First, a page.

U.S. live cattle futures slump as funds sell

Chicago Mercantile Exchange live cattle futures finished lower on Thursday as fund liquidation erased early-session cash-infused gains, traders said.

Wednesday’s CME live cattle advances, driven by higher cash cattle prices and the firm beef cutout, carried over into Thursday morning’s trade.

However, traders took profits in anticipation of cash cattle prices peaking soon as packers focus on their fading operating margins.

Fund selling occurred after December futures drifted below the 10-day and 20-day moving averages of 132.45 and 131.92, which also tripped sell stops.

Live cattle October closed down 0.15 cent per pound, to 129.15 cents, while December finished 1.475 cents lower at 131.675 cents (all figures US$).

So far, cash cattle in the U.S. Plains mostly traded at $129 to $130 per hundredweight (cwt), up $1 to $2 from last week, feedlot sources said. This week’s cash returns challenged the $130 all-time high for the week ended March 2, 2012, feedlot sources said.

Thursday afternoon’s wholesale choice beef price, or cutout, was at $195.14/cwt, up 26 cents from Wednesday. Select cuts gained 57 cents to $181.42, according to analytical market-research firm Urner Barry.

The U.S. Department of Agriculture resumed the release of some of its livestock price data after lawmakers in Washington late on Wednesday struck a deal to reopen the federal government and increase the debt limit.

USDA on Thursday afternoon showed the wholesale choice beef price, or cutout, at $196.03/cwt with select cuts at $181.72. There were no price comparisons due to the lapse in information during the government shutdown.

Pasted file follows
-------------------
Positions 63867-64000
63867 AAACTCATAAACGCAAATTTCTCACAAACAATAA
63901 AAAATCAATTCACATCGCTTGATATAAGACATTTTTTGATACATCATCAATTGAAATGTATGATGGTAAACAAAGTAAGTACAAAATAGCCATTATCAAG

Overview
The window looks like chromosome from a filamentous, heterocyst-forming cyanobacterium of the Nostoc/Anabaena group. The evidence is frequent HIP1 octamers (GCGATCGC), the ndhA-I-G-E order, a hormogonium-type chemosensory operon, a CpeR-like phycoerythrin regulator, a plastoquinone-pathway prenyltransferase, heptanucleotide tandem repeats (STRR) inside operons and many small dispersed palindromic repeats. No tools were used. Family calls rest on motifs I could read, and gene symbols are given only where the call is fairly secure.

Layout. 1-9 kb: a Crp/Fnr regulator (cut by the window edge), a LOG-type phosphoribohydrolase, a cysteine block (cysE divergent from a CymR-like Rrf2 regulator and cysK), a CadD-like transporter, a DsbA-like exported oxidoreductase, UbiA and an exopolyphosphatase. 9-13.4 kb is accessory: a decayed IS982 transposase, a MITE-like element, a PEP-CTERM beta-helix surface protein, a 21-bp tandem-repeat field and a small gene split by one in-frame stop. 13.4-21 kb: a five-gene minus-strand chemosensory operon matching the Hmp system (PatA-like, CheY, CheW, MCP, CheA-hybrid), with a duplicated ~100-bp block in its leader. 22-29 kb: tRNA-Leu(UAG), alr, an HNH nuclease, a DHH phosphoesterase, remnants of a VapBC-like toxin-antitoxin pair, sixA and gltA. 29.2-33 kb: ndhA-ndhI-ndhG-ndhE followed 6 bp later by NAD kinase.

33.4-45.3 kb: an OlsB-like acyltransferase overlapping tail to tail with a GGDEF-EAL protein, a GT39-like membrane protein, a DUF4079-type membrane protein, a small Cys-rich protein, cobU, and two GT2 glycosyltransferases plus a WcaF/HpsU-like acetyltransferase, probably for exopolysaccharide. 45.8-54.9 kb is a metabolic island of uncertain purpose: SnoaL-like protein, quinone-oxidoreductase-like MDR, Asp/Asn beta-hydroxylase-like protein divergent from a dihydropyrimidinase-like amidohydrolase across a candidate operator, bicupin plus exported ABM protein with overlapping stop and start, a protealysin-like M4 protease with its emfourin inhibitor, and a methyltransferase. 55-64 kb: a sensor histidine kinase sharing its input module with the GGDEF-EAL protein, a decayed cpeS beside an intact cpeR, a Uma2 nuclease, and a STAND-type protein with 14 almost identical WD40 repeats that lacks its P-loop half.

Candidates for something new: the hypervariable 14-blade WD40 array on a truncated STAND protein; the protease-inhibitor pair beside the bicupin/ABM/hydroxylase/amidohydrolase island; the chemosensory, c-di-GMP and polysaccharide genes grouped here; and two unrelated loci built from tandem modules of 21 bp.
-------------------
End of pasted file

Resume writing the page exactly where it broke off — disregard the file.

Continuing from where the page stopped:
“I’m surprised that the difference between Urner Barry and USDA is not that far apart given the government’s meat price surveys tend to cover a broader range of items,” a trader said.

USDA on Thursday said it will delay Friday’s monthly cattle on feed report until Oct. 31.

Most analysts polled by Reuters for the cattle report said feedlot placements last month likely rose 1.6 per cent from a year ago as corn costs declined.

Deferred cattle months felt pressure from concern that consumers might switch to cheaper pork and chicken if packers raised wholesale beef costs to offset near record-high cash cattle prices.

The slide in CME live cattle and technical selling undercut feeder cattle futures.

October feeder cattle ended down 0.15 cent/lb. to 165.85 cents. November settled at 166.9 cents, 0.825 cent lower.

Hogs slip on profit-taking

CME hogs eased from new contract highs, weakened by profit taking in anticipation of lower cash hog prices as supplies increase seasonally, traders and analysts said.

They said retailers are buying pork sparingly after having all they need to accommodate demand during the second half of October National Pork Month.

And packers may cutback slaughter rates to improve their waning margins.

December hogs closed 0.35 cent/lb. lower at 88.45 cents after posting a new contract high of 89.9 cents in electronic trading.

February finished at 90.525 cents, down 0.125 cents. It earlier spiked to a new contract high of 91.525 cents.

Urner Barry’s Thursday wholesale pork price, or cutout, was at $91.37/cwt, up 20 cents from Wednesday.

USDA data showed its wholesale pork price, or cutout, Thursday afternoon at $95.88/cwt, with no price comparison.

HedgersEdge.com estimated U.S. pork packer margins on Thursday at a positive 25 cents per head, compared with a positive $7 on Wednesday and a positive $6.30 a week ago.

The government Thursday afternoon showed the average price of hogs in the most-watched Iowa/Minnesota direct market at $91.37/cwt with no previous price comparison available.

USDA’s hog price is up slightly from CME’s final average weighed average settlement of 90.62 cents for the October 2013 contract that expired on Monday.

“Having USDA’s price information gives us something better to base our decisions on,” R.J. O’Brien hog futures trader Tom Cawthorne said.

— Theopolis Waters reports on livestock futures markets for Reuters from Chicago.

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